(Repeats item filed earlier on Thursday)
By Opheera McDoom
ARDAMATA CAMP, Sudan, Feb 14 (Reuters) - Dusty Darfuri children dashed after the U.N. and African Union vehicles laughing and copying new Philippines police who gave good-natured peace signs.
"They used to throw stones at us," said one former African Union officer who was on patrol.
The joint peacekeeping force took over from a struggling African Union mission on Dec. 31 and the verdict from thousands of Darfuris is they are doing a good job with more interaction, day and night patrols and a new vigour about their work.
While they are far short of the 26,000 police and troops eventually due to deploy in the world’s largest U.N.-funded peacekeeping operation, the change has been received well.
"Before we would see the cars moving but would never meet them (the AU)," said Ardamata camp spokeswoman Mariam Abdullahi Bakhiet. "There is a big difference and they help us out a lot."
She said new night patrols from the U.N. force had stopped militia, locally called Janjaweed, from coming into camps like Ardamata in West Darfur at night and shooting or beating people.
"They (the U.N.-AU patrol) sometimes come at night and they (the Janjaweed) are afraid of them and don’t come," she said.
The Philippines have sent 42 new civilian police to the mission who on Wednesday went on their first patrol into the camps. Bangladeshi police have also been deployed.
They received a warning from the officer in charge to ensure they have an exit strategy during patrols as camp residents may mistake them for Chinese engineers, who many reject as they view Beijing as supporting Khartoum’s counter-insurgency campaign.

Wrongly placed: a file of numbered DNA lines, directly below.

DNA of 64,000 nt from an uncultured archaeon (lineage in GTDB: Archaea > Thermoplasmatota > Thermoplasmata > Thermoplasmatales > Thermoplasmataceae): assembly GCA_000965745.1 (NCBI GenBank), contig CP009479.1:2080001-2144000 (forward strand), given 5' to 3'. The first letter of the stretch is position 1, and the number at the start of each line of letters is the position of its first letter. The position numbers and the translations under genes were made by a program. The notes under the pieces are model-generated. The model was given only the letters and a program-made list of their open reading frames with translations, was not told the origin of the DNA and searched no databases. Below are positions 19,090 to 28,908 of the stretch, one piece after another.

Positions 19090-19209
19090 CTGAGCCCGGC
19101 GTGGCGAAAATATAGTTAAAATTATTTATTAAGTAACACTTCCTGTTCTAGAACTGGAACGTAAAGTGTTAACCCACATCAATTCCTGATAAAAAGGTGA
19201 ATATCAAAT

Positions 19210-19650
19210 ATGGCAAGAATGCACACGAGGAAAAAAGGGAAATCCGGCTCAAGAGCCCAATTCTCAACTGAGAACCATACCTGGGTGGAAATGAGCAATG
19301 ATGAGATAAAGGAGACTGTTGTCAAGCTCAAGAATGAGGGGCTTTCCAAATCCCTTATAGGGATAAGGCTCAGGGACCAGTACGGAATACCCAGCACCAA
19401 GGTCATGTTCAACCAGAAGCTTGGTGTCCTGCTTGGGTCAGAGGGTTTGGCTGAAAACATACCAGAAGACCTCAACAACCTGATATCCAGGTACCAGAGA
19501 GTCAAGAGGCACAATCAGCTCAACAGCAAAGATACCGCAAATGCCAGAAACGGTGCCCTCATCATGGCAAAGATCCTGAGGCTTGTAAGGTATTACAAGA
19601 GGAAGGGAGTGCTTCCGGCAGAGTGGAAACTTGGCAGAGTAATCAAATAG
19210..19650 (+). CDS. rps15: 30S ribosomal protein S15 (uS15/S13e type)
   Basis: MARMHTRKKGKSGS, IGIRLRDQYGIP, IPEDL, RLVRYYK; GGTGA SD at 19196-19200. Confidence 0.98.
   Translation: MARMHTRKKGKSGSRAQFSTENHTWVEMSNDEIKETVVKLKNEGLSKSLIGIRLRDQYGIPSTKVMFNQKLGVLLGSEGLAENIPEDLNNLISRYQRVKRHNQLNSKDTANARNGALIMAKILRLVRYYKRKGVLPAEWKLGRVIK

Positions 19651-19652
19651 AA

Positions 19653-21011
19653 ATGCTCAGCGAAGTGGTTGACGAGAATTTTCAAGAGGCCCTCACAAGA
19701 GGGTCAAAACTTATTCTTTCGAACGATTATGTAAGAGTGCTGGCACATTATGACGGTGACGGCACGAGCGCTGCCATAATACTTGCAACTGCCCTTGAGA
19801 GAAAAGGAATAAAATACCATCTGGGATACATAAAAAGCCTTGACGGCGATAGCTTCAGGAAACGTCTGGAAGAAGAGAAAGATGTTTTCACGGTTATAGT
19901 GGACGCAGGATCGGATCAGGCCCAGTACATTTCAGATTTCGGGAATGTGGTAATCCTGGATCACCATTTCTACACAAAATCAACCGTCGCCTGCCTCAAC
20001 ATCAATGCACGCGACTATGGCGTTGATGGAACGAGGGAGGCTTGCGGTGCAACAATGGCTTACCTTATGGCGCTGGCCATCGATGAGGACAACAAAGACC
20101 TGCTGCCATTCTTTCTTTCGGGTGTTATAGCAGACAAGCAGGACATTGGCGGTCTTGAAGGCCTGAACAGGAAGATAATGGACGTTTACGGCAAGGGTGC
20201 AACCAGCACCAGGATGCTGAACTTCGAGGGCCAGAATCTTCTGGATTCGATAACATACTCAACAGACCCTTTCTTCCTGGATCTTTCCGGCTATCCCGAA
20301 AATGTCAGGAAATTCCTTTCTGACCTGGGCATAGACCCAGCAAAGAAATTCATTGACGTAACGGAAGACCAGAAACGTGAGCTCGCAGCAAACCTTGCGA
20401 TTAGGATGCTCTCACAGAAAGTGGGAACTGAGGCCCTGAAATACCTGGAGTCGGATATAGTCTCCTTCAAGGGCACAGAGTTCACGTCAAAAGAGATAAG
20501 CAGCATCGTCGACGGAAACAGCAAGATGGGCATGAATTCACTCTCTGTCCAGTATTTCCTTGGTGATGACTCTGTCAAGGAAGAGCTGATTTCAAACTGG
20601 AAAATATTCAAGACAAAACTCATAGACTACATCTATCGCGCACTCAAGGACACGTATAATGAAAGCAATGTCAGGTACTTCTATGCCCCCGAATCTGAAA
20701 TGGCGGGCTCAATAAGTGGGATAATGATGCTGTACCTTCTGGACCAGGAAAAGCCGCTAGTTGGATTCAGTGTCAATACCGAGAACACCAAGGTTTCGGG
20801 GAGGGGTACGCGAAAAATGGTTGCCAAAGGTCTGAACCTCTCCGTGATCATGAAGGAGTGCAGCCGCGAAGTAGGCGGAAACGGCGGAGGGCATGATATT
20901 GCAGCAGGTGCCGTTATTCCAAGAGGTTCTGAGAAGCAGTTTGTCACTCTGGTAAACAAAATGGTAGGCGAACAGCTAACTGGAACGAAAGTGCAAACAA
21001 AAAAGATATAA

While they looked slightly concerned, they still threw themselves into the task with fervour, waving at everyone they passed in the car and greeting everyone in the dirt streets.
Instead of the thumbs-up and "okay" which aid workers from the world’s largest humanitarian operation taught children in the camps, the Filipinos taught them the "peace" sign.
The AU was viewed with suspicion by many Darfuris as they mediated a 2006 peace deal which most people rejected. That coupled with its inability to stem attacks on civilians pushed frustrated people to burn AU bases in several camps.
But many in the new joint force, called UNAMID, voiced concerns about high expectations Darfuris had that they could protect them. Since mostly non-Arab rebels took up arms in early 2003 accusing government of neglect, 2.5 million have been driven from their homes and experts estimate 200,000 have died.
The force’s composition is still only at 9,000 strength and is almost entirely the old AU mission with new blue caps. But U.N. systems are being put into place and there is a revived energy around the camps of soldiers under new leadership.
"The people here have a very high expectation for UNAMID even though it is just one month and two weeks old," said UNAMID Ardamata Camp Coordinator Dembo Trawally. He used to work for the African Union but has now changed his hat to a blue beret.
He said Darfuris were happy when the AU was taken over but warned until armed police units came they would not be able to fully protect the people at night when most attacks happen.
"Once the formed police units are on the ground then we will not only patrol but we will live with the IDPs (Internally Displaced Persons) in their localities with protection," he said. The mission would then have a 24-hour presence.
Deployment of the hybrid force has been long and arduous. It took months of persuasion, threats and talks for Khartoum to accept a compromise joint peacekeeping force.
Then discussion continued over its operational rules and how many African troops could be part of the force. On Saturday Khartoum finally signed off on the force’s operational rules and additional forces hope to begin to deploy next month.